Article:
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Levitt Robinson Solicitors on future focussed litigation

For Stewart Levitt, litigation is a means to more than one end, namely the resolution of legal disputes, a catalyst for legislative and policy reform, and a mechanism for safeguarding the public interests over those of governments and large corporations. 

Photo courtesy of Levitt Robinson Solicitors
Photo courtesy of Levitt Robinson Solicitors

Opinions expressed by Digital Journal contributors are their own.

Levitt Robinson Solicitors is a Sydney-based law firm specialising in a range of legal services including class action lawsuits, commercial law, and human rights law. The firm is known for ‘punching above its weight’, tackling difficult cases and powerful adversaries both in Australia and abroad, and has emerged as a worthy adversary, competing with industry giants like Maurice Blackburn, and going head-to-head with ‘top tier’ law firms like Norton Rose. 

Senior Partner and founder Stewart Levitt estimates the firm has had tens of thousands of clients since it was founded almost four decades ago in 1986, and its impressive 4.8-star Google rating, is testament to the firm’s staying power and adaptability. 

Levitt is not your average lawyer, he is a published poet, and an advocate for those who lack the financial or social capital to advocate for themselves. Much of the battle is fought outside the courtroom; “in my forty years as a solicitor, I’ve become acutely aware of the power of the media, public relations, and lobbying to actualise clients’ goals, and to drive policy and legislative reforms.”

Levitt Robinson’s track record

Levitt Robinson has been at the forefront of high profile and complex litigation, which supports Levitt’s contention that “we often succeed where others have failed and take on cases that others are too scared to touch, including against large corporations and state, federal and foreign governments.”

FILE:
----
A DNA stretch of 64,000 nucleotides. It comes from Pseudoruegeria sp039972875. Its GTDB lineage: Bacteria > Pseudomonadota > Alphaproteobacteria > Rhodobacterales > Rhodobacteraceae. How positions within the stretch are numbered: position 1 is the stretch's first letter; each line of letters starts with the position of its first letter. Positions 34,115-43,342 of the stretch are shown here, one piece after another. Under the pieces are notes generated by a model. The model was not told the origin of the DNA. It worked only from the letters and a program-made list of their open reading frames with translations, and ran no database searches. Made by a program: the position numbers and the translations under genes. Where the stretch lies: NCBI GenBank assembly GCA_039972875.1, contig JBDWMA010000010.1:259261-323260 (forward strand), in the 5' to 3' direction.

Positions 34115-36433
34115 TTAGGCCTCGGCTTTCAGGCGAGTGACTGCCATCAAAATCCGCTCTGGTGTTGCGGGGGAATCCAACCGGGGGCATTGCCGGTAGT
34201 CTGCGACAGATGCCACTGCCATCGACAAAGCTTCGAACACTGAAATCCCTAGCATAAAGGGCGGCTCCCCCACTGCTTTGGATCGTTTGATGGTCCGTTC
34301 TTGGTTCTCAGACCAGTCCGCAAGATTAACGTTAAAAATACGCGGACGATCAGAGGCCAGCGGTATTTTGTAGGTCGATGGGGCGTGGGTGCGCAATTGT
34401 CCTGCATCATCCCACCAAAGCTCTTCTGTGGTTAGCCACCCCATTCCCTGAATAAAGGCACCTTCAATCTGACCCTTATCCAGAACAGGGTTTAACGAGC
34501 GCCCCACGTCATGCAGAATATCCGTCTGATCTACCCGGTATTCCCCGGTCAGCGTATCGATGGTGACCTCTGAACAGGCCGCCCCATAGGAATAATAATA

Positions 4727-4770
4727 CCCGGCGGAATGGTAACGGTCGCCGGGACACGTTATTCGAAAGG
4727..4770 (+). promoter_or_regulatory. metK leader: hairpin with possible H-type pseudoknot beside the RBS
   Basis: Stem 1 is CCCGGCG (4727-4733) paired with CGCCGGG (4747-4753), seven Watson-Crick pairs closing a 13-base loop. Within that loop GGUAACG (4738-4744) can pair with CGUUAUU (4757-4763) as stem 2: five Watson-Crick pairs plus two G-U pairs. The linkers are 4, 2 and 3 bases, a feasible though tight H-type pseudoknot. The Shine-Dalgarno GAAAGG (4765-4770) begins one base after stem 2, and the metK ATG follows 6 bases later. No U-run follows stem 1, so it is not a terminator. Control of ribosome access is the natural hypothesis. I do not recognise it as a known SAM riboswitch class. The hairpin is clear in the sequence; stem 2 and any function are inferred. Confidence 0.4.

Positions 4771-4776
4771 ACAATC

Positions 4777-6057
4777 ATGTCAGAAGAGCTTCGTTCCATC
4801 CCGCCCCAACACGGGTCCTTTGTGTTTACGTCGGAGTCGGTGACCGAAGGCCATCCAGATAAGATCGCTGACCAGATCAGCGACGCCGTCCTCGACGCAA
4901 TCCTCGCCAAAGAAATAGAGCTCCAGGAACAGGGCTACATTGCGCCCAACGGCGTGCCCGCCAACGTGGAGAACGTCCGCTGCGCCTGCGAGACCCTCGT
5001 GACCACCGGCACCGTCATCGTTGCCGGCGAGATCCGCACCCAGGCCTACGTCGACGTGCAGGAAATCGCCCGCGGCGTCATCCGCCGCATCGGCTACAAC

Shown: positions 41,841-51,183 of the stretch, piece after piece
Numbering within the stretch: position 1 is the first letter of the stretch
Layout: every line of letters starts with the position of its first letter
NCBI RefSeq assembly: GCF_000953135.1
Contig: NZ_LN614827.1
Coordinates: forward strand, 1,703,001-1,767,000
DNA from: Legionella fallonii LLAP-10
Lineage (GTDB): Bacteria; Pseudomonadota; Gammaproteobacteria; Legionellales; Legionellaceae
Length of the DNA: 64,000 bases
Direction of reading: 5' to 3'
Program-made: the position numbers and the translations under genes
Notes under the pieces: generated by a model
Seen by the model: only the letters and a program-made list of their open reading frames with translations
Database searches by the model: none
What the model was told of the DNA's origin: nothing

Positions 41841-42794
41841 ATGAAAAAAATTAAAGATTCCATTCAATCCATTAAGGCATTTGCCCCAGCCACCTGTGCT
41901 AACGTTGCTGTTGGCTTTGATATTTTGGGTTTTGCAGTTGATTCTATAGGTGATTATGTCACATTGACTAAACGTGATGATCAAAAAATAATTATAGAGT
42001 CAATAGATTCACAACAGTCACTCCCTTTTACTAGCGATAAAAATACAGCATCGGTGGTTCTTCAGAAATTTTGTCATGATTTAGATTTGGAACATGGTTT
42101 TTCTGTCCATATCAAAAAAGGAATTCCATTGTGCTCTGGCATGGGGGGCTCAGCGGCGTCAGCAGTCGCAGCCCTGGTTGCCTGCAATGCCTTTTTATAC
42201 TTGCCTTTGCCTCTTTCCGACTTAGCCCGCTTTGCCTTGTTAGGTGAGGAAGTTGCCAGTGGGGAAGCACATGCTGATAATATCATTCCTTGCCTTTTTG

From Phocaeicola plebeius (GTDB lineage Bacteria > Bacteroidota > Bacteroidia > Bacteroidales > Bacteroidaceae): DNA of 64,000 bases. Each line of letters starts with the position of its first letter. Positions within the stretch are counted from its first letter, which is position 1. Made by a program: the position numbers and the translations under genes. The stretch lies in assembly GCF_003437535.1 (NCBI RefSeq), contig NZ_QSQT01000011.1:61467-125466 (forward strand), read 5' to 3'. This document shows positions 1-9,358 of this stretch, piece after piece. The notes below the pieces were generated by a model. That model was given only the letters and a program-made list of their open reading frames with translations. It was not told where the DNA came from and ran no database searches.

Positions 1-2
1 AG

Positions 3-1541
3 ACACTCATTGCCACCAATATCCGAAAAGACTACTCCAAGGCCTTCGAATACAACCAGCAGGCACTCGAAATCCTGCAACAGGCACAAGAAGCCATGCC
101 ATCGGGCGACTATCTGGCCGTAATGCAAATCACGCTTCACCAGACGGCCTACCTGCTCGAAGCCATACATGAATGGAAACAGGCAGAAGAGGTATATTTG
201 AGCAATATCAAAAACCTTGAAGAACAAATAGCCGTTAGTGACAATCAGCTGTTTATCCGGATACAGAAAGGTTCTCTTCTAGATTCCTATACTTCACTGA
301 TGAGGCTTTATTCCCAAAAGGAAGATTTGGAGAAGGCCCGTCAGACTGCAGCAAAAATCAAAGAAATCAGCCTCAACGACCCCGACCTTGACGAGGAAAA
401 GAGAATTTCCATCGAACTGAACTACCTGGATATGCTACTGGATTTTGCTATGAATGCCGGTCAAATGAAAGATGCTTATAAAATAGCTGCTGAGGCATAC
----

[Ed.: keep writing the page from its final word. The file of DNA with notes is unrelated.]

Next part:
The firm’s capacity to run cases both in Australia and abroad, is at least in part derived from Levitt’s own multi-jurisdictional experience, having run Chapter 7 and Chapter 11 cases in states across America, represented a logistics company with substantial interest in both Australia and South Africa, and one of Hawaii’s largest luxury property developers. 

Today, the firm’s client base is as diverse as its practice areas, which includes indigenous residents of a remote Northern Territory community, justice-involved youth in detention in Western Australia, franchisees across almost every sector in Australia, shareholders, and traditional owners in Papua New Guinea, to name but a few. 

Striking a balance between social justice and profitability

For Stewart Levitt, Senior Partner, and founder of Levitt Robinson Solicitors, litigation is a means to more than one end, namely the resolution of legal disputes, a catalyst for legislative and policy reform, and a mechanism for safeguarding the public interests over those of governments and large corporations. 

Levitt is steadfast in the belief that “justice must not be reserved for those who can afford to pay for it up front” and in so doing demonstrates that profitability and social responsibility can coexist, challenging the status quo and setting a new standard for law firms. 

Surviving market forces

Thomson Reuters recorded a record decline in demand, which was offset by a surge in the second half of the financial year, resulting in 1.3% growth in demand year on year. But the turbulent start to the year did not deter Levitt Robinson from commencing new litigation against corporations and governments in Australia and abroad, unsurprising given that this is not the first, nor will it be the last, period of unpredictable market fluctuations and looming financial crises, the firm survives. 

By eschewing the bells and whistles associated with large corporate law firms, Levitt Robinson has minimised the impact of fixed costs and inflation on profitability.

Opportunities for growth

“The practice of law shouldn’t be confined by geographical boundaries,” says Levitt. “We are in the process of establishing partnerships in Europe and North America.” He sees substantial opportunity for growth in tackling corruption, exposing injustice in the educational and rural sectors, and leveraging legal frameworks to drive fundamental changes through human rights class actions.

Whether driven by adept marketing or advancing the principles of social justice in the Australian legal sector, there can be no doubt that Levitt Robinson makes a significant contribution to a dynamic legal sector. 

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